Get ready for the 100G optical reboot

Andrew Schmitt, Infonetics

Andrew Schmitt, Infonetics Research

The attention of market participants up and down the supply chain is now focused on 100G transport, and 2012 is shaping up to be a point of inflection in the development and deployment of the technology. It is worth reviewing the key trends that are unfolding as we head into this pivotal year.

The Optical Reboot: Service providers view the transition to coherent technology as an opportunity to 'reboot' their network architecture.

These new coherent networks will be devoid of dispersion compensating fiber modules and rely instead on electronic dispersion compensation (EDC), simplifying optical planning and making all-optical networks more feasible. New ROADM architectures with more flexible configurations (colorless, directionless, contentionless) will interconnect these new spans, allowing for the construction of optically switched networks. Meanwhile, G-MPLS will also power the new control plane running the network, allowing wavelength provisioning and restoration to take place.

Taken together, coherent transmission, ROADMs, and G-MPLS will fundamentally change the way core optical networks are built.

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More Suppliers: Today, Ciena (Nasdaq: CIEN) and Alcatel-Lucent (NYSE: ALU) are the only suppliers of production-grade 100G transport equipment. By the fall of 2012, we expect the list of vendors to expand from two to at least seven, as solutions from Cisco (Nasdaq: CSCO), Fujitsu, Huawei, Infinera (Nasdaq: INFN), and Nokia Siemens Networks are well underway. This does not include other equipment vendors that will benefit from the efforts of third-party component companies such as Acacia, Clariphy, and NTT Electronics--the three companies that provide the crucial DSP silicon that powers the coherent optical links.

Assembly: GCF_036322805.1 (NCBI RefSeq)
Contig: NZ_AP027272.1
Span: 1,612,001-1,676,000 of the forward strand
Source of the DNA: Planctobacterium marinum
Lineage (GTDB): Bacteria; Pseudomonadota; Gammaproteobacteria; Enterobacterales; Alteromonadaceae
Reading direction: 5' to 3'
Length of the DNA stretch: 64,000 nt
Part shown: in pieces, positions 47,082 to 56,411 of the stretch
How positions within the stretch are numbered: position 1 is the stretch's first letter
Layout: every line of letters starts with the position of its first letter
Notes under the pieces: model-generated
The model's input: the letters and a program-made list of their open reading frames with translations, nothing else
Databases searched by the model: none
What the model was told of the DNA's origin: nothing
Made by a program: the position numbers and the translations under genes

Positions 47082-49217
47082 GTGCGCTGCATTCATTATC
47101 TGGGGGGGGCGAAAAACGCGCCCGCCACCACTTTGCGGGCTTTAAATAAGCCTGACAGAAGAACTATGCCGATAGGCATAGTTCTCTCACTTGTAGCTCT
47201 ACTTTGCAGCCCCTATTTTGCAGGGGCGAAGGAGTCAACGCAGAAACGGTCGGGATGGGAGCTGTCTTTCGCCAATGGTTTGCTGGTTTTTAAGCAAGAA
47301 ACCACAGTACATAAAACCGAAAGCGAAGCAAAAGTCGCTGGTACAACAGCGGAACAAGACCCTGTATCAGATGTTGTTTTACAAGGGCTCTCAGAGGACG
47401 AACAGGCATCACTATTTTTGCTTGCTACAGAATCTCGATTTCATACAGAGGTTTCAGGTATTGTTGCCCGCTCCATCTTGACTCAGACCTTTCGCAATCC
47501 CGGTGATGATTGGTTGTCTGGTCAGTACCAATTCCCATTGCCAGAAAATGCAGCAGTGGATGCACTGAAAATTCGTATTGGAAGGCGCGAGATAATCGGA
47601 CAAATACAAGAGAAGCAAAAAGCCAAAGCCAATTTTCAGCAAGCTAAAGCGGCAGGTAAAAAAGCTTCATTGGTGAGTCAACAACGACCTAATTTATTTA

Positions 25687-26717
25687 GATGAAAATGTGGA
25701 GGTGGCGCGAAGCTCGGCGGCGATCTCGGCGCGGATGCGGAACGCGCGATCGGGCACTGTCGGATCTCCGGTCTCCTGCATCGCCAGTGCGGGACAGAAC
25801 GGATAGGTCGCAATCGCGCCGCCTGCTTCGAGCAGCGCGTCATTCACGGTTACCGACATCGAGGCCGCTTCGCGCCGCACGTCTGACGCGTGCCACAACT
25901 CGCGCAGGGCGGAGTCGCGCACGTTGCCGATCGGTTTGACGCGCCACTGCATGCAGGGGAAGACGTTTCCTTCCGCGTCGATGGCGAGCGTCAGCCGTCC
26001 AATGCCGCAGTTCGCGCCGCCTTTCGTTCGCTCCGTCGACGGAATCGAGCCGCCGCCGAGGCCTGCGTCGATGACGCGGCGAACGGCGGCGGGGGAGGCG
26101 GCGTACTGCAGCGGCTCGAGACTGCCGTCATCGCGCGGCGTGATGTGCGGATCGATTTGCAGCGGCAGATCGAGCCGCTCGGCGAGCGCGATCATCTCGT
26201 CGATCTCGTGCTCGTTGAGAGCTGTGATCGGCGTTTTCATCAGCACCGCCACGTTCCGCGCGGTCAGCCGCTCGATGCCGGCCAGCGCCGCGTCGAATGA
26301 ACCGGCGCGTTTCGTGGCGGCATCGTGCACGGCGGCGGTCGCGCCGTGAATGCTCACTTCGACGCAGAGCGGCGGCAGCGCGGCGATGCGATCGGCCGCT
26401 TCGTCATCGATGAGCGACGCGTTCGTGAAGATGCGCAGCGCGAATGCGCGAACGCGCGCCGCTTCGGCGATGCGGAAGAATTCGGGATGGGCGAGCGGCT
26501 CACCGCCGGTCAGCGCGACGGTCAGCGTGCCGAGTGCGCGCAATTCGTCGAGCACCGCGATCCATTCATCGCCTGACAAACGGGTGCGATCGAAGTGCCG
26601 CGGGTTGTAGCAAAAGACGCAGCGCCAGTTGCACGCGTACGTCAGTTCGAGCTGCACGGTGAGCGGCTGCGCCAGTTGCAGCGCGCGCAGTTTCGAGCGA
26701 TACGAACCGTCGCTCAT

Twelve months from now, 100G will transition from a market with limited suppliers to one with a robust selection of alternative approaches.

The Rise of OTN: Virtually all 100G networks will use OTN as the transport protocol, as it is ideally suited for transparently carrying bundles of 10G traffic whether it is Ethernet, SONET/SDH, or MPLS. Ongoing deployments of 40G and 100G today use OTN in a simple muxponder configuration, an architecture that becomes inefficient once large capacity is deployed. Similar to how large SDH crossconnects like the Ciena Coredirector underpinned 10G deployments, new large OTN crossconnects from Alcatel-Lucent, Ciena, Huawei, Infinera, and NSN will interconnect these new 100G links. Some carriers, including China Mobile, Verizon (NYSE: VZ), and Telefónica (NYSE: TEF), are planning to extend OTN switching into the metro, even in the absence of 100G links.

No Modulation Wars: Unlike 40G, which traversed an alphabet soup of various coherent and noncoherent modulation schemes, 100G service providers and vendors rallied behind the 100G PM-QPSK Coherent format, allowing component suppliers to move forward with more certainty of demand and increased competition. Even better, the high shipment volume of 40G DQPSK and PM-QPSK has primed the pump for 100G component shipments as some of the 40G technology easily transfers.

The Right Price: Each year Infonetics Research surveys service providers about their plans to deploy 40G and 100G. Recent results show 85 percent of carriers will choose 100G when the price of 100G reaches 2x (double) the price of 40G. We believe that this will take place in 2013, as the many vendors jockey to secure the crucial domain wins in the early years of 100G deployment. This is backed up by our analysis of the 100G bill of materials, which indicates the cost of a coherent 100G solution is approximately 50 percent more than 40G coherent.

The economics of 100G should lead to carriers preferring 100G as the speed of choice when building new networks, while 40G will be used mostly for low capacity routes and retrofitting existing networks when incremental 10G cannot be used.

2014 Will Be a Pivotal Year: 100G deployment revenue should outstrip that of 40G within three years, as the larger service providers, which account for the majority of telecom capex, embrace the superior cost-per-bit performance offered by 100G coherent transmission. This will be coupled by a move towards 100GbE (Ethernet) router interfaces, as service providers other than AT&T (NYSE: T) and those in China have largely delayed adopting 40GbE technology while waiting for 100GbE.

Andrew Schmitt is Directing Analyst, Optical for market research and consulting firm Infonetics Research. You can follow his lively and colorful commentary via Twitter at @aschmitt

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